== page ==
Philosophy deals with so many difficult questions, many of them fraught with paradoxes. It's easy to think "There must be an answer. Perhaps I can figure it out." That's the hook that draws you in.
Here's an example of one coming from a very unlikely source: St. Augustine in his Confessions, Book 11. While he is mostly associated with religion, he seems to have been the first to ask a question that puzzles not just philosophers but physicists even today. The question is...
How long is the present?
A piece of paper exists because it has a thickness. If it had no thickness at all, it couldn't exist. So any piece of paper, no matter how thin, has SOME thickness even if it's the thickness of a single molecule.
The past no longer exists and the future doesn't exist yet, so the present, logically, must have some duration in order to exist at all. How long is the present?
Think about that for a while. If you're the least bit obsessive, it will bother you.
Many Eastern philosophers believe and some physicists conjecture that time is an illusion anyway. Other physicists speculate that time, all time, already exists and that the feeling we are moving through it is the illusion. If that is so, what happens to free will?
It is certainly true that our sense of time's passage is varied. When we are engrossed in what we are doing it feels as though it flies by. When we dread what we are doing it drags. And in time of crisis it feels like time freezes. And i think athletes have that sense when they are in the zone. The game slows down for them.
You aint got to sell me on free will. To my mind it is tough to even conceive what the hell it would look like. But obviously that would negate free will.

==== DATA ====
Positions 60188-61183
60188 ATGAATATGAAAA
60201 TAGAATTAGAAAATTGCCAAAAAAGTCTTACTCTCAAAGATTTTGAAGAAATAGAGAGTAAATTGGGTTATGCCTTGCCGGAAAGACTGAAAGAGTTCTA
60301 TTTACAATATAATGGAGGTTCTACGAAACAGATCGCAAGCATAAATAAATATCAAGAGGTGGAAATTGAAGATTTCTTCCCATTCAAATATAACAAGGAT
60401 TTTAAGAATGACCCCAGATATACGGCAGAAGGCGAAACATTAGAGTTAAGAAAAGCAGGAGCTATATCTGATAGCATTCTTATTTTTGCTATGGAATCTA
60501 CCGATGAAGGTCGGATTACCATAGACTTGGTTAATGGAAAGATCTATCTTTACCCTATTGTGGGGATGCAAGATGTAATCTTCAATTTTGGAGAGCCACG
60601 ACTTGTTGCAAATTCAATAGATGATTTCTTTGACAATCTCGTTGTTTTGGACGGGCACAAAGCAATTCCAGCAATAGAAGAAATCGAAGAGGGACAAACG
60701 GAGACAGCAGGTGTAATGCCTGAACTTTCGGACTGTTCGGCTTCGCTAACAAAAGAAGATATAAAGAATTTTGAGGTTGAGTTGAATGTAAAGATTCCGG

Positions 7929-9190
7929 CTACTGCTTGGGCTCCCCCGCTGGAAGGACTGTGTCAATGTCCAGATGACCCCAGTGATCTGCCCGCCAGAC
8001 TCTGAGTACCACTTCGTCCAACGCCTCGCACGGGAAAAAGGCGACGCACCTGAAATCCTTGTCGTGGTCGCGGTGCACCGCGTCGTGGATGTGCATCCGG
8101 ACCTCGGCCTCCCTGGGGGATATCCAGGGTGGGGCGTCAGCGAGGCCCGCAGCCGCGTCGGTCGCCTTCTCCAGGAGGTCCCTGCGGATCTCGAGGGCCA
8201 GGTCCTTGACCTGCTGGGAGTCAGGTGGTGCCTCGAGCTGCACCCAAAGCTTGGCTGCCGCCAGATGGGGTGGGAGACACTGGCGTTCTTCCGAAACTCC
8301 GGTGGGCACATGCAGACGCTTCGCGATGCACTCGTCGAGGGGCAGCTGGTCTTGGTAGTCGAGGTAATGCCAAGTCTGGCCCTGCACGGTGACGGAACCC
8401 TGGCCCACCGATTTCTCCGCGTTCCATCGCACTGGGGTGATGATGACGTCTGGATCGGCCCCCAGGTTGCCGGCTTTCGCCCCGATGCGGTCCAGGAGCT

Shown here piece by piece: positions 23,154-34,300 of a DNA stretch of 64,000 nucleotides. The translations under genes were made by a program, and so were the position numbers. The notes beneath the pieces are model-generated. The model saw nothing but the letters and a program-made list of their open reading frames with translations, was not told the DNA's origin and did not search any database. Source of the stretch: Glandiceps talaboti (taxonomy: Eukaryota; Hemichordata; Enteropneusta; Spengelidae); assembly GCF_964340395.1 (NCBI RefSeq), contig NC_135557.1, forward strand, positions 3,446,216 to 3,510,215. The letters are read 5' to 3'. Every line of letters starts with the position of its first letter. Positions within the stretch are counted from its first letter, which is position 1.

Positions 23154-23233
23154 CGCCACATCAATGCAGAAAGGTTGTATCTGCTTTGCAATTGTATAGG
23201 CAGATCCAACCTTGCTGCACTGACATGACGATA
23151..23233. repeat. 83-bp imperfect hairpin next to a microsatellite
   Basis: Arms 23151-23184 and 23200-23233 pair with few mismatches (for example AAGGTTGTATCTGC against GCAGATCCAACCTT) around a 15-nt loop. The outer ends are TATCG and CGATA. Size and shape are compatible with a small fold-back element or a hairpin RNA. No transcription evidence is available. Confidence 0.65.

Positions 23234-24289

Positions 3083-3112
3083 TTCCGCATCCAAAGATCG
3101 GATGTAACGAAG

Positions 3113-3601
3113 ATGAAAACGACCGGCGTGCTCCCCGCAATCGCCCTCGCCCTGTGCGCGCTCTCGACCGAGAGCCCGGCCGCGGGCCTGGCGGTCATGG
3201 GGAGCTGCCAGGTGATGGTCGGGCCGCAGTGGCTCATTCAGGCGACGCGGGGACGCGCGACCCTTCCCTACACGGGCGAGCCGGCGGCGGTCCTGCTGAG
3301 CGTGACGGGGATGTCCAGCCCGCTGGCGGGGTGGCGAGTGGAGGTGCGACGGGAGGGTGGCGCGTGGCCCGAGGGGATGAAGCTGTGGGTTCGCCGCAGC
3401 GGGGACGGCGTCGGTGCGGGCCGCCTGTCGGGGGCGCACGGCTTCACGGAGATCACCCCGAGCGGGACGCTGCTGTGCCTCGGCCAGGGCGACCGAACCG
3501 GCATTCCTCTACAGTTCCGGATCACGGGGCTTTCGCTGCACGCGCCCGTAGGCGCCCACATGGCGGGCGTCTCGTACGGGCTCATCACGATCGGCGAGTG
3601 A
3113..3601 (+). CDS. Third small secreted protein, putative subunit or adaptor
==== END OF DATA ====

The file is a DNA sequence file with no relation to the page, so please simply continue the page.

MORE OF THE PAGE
That occurred to me when i was a child. And i dont have any better approach to it now than i did then.
well maybe the issue stems from our western notion of time as linear. so maybe the past present and future are dynamic, whatever that means. or maybe it is a mistake to conceive of time as westerners do.
"How long is the present?"
The present is as long as it takes to recognize it, which takes only a moment.
I visualize Time as part of “Spacetime”. As the Universe expands more “space” is created and as we are moving through this space (inertial reference frame), we are moving through “time”. Our “Now” is constantly evolving to become a “new Now”. It is always “Now”. As we move though the curvature of Spacetime the straight line we move in gives us the sense of the “arrow of time” and of time passing (our new “nows” being created).
I imagine sitting on the arrow of time but only able to look forward. It is like surfing on a wave. With the expansion of the Universe the (electromagnetic) wave is able to continue moving forwards as it has more room to expand into. It may appear to be stretched from a different viewpoint but for us it is constant. The wave is doing the moving and we are along for the ride. From our reference point we are always in the “local” Now.
The present is as small as you can measure for practical reasons, however like a point in space, it is infinitely small. So we decide the 'unit of the present' as it applies to our space-time reference...The present decade, year or microsecond, but as that increment gets smaller the future and past become one and the same as we cease to exist and become immaterial to all other points of reference.
"How long is the present?"
I've never read of a satisfactory answer but there is: per human experience "now" is extended over multiple "nows". This for example of what's involved in the experience of hearing and labeling the word "blue" which is just one experience among countless more all within an extended (or multiple extended) nows. That's an unsatisfactory answer though still a little useful.
All that's necessary for us is to sufficiently explore neuropsychology in depth and define "human experience", "now", "extending experienced now over nows" and "nows". A trivial task no? ;)
My mind/brain is always a little behind my sense organs, so do they exist in different nows? Does every cell or even atom in my body exist in a different slice of time?
If, as Gregg proposed, the present consists of "on Planck," then is time like a movie? a series of "stills" which we perceive as analog and continuous?
That may be the only way to continue to perceive time as having duration.
I wish this moment would last forever.